Cynthia Fuchs, 16 April 2004
Parminder K. Nagra won all kinds
of well-deserved praise for her winning performance in Bend It
Like Beckham last year. Over this year, she's been visible on
ER, the soapy series allowing for lots of dramatic stretching.
Now she appears, all too briefly, in Ella Enchanted, an
updated fairy tale that, for all its charms, can't quite break out
of its old-time constraints.
Nagra plays the Best Friend, Areida,
who appears when Ella of Frell (vivacious Anne Hathaway, star of the
mini-franchise Princess Diaries) needs backup for her
"independent-minded" activities. The context for these activities is
lifted in equal parts from Cinderella, Shrek, and
The Princess Bride, with seemingly general inspiration from
The Bullwinkle Show's beloved "Fractured Fairy Tales." The girls
live in a kingdom ruled, temporarily, by a self-involved martinet,
the Prince Regent Edgar (Cary Elwes, neatly inverting his own most
famous role, in Princess Bride). Among his most effective
laws is institutional segregation, subjugating ogres, elves, and
giants to the service of humans.
Ella Enchanted's obvious
parable sets Ella and Areida's naïve belief in fairness and goodness
against easy-to-dislike adversaries ("Say No to Ogrecide!" and "Stop
the Giant Land Grab," read their protest placards at one rally).
Aside from Edgar, these include Ella's nasty stepmother Olga (Ab
Fab's Joanna Lumley) and her daughters, go-getting Hattie (Lucy
Punch) and slow-witted Olive (Jennifer Higham), who endeavor to
demonstrate their own superiority by insisting on Ella's
subservience. Ella's resistance is immeasurably complicated by a
"gift" she receives at birth from the tetchy fairy Lucinda (Vivica
A. Fox), namely, the "gift of obedience."
It is a terribly literal gift: Ella
does precisely what she's told, from holding her tongue to hopping
to it. At first, no one knows of this curse except Ella's
soon-to-be-dead mother and Aunt Mandy (Minnie Driver), a flitty
house fairy, know about the gift. When they finally inform Ella of
her condition, she's relieved to know there's a reason for her
irrational acting against her own wishes. Following her mother's sad
death and her traveling salesman father's (Patrick Bergin)
remarriage, her stepsisters discover Ella's secret (mainly because
Hattie is indescribably bossy).
Her life now intolerable, Ella
resolves to find Lucinda and get her to "take back" that gift.
Reasonably worried over her niece's welfare, Mandy stays behind
(she's a house fairy, thus, apparently immobile), but also gives her
a gift, the use of her fiancé, Benny (Jimi Mistry, of The Guru),
whom she accidentally turned into a book some time ago. He is, both
conveniently and inconveniently, now able to show locations of
people Ella might be seeking. So, she sees Lucinda crashed out on a
bed following a drinking-binge, but the location of the bed is
When Ella takes off with Benny
under her arm, she is otherwise alone, as her terrible stepmother
has commanded Ella to tell Arieda she never wants to see her again
because she is "Arethean" (read: not like Ella and her step-family,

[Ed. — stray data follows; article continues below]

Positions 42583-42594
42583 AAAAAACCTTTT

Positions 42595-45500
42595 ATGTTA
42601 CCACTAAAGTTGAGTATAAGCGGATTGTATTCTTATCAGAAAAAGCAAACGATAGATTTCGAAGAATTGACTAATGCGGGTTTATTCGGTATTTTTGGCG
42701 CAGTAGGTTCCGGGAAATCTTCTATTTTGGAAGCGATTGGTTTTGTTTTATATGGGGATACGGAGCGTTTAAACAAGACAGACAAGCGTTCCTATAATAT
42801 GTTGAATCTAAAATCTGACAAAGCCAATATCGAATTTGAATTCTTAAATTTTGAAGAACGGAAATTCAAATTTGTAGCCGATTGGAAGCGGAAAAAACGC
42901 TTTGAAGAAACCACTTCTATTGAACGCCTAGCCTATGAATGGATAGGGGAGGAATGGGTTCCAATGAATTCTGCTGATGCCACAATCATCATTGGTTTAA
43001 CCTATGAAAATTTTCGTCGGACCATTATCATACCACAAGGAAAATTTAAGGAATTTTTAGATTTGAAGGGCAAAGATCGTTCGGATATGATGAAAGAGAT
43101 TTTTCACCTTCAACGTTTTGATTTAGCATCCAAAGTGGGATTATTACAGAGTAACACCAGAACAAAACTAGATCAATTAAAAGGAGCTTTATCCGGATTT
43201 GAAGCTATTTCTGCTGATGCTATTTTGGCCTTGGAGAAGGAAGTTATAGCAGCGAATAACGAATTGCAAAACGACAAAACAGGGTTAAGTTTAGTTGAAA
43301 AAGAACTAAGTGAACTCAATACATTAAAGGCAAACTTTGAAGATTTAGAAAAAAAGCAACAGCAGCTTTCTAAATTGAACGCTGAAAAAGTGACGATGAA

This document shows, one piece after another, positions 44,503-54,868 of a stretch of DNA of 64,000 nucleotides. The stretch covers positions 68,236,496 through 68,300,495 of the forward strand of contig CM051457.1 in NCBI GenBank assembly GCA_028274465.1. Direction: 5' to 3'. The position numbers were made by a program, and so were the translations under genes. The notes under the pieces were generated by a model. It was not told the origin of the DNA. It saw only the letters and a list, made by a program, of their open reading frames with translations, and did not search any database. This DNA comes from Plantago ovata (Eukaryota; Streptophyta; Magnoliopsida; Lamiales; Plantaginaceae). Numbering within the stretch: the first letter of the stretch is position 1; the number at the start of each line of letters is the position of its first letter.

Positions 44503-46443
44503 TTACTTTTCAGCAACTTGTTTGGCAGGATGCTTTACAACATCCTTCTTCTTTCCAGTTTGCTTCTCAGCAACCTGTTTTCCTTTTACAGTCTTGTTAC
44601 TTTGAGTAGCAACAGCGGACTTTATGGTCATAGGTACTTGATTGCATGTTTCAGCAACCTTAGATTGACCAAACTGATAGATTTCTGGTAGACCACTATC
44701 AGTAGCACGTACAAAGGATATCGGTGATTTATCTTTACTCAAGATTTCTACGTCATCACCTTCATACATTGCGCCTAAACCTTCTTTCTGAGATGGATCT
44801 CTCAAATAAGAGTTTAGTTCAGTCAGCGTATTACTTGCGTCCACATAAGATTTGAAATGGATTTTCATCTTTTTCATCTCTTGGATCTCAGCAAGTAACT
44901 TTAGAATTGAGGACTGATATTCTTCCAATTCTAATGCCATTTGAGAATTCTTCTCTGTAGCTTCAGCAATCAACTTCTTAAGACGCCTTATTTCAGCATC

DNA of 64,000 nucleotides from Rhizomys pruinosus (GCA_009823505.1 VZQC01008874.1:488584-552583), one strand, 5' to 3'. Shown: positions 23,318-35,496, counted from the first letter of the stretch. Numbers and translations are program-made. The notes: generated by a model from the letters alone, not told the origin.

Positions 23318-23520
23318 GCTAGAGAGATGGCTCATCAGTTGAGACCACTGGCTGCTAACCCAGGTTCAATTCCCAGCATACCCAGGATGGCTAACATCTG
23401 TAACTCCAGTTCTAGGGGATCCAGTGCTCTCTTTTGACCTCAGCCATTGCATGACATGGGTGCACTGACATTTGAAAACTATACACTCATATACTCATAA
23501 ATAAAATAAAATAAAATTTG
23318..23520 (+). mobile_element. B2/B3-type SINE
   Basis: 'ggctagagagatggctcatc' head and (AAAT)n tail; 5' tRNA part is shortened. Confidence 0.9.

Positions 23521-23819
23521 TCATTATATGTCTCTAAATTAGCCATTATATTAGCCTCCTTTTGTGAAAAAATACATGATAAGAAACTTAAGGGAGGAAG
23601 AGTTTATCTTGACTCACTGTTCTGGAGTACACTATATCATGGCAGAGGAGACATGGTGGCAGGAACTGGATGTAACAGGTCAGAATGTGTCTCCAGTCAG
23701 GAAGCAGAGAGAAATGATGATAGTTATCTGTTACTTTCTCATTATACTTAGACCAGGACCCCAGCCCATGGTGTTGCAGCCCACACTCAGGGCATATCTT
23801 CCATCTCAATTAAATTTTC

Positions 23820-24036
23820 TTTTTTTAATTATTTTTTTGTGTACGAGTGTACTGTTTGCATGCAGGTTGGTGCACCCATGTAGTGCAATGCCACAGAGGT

or maybe just not white). Both girls tear up at this terrible
directive, though Arieda can't know why she is so betrayed. And so,
she's banished from the movie until the inevitable happy finale's
reunion. Still, as in most fairy tales, the heroine's road trip
leads her to pick up a few new friends along with way, including a
chatty elf, Slannen (Aiden McArdle), who aspires to be a lawyer but
is condemned by Edgar's law to "entertain," as that is all elves can
do. (He's especially angry at the "stinkin' Grimm Brothers," who
have instilled prejudice in their readers.)
A fourth team member -- after the
girl, the book, and the elf -- at least in spirit, is Prince Char
(Hugh Dancy), who is scheduled to be crowned king within a week.
Edgar, of course, is not crazy about this prospect, and so he is
plotting feverishly against losing his position, with the help of a
magical CGI snake named Heston (voiced by Steve Coogan). As Char
contemplates his future, Edgar convinces him not to change the laws
Edgar has enacted, and to follow his own dictate: "Image is
everything." While Char is pretty, he's also pop-starrishly vapid,
easing into his inherited position without any thought of what it
means. He's just as happy to let Edgar run the show.
Plainly in need of inspiration by
the much smarter Ella, Char finds her resistance to him seductive.
Whereas every other girl in the kingdom keeps his poster on her
wall, imagining she'll marry him like boy band boy (for instance,
Hattie, who feels threatened by Char's attraction to her
stepsister), Ella insists on following her own socially activist
conscience: she wants to free the slaves and oh yes, free her own
essentially enslaved mind. "Nobody should be forced to do things
they don't want to do," she asserts.
Based on Gail Carson Levine's book,
Ella Enchanted brings clever fairy tale credentials
(including narrator Eric Idle) in its energetic pursuit of a finale
where Ella can have her cake and eat it too, that is, her
proto-feminist independence and her prince. As fairy tales go, this
one looks healthy, at least for the white girl. That she must also
serve as the spokesperson and agitator for the many other oppressed
peoples of Frell is rather less adorable. A little more Areida might
have gone a long way.
Vivica A. Fox
Parminder K. Nagra
Gail Carson Levine
Karen McCullah Lutz
PG - Parental
Some material may not
be appropriate for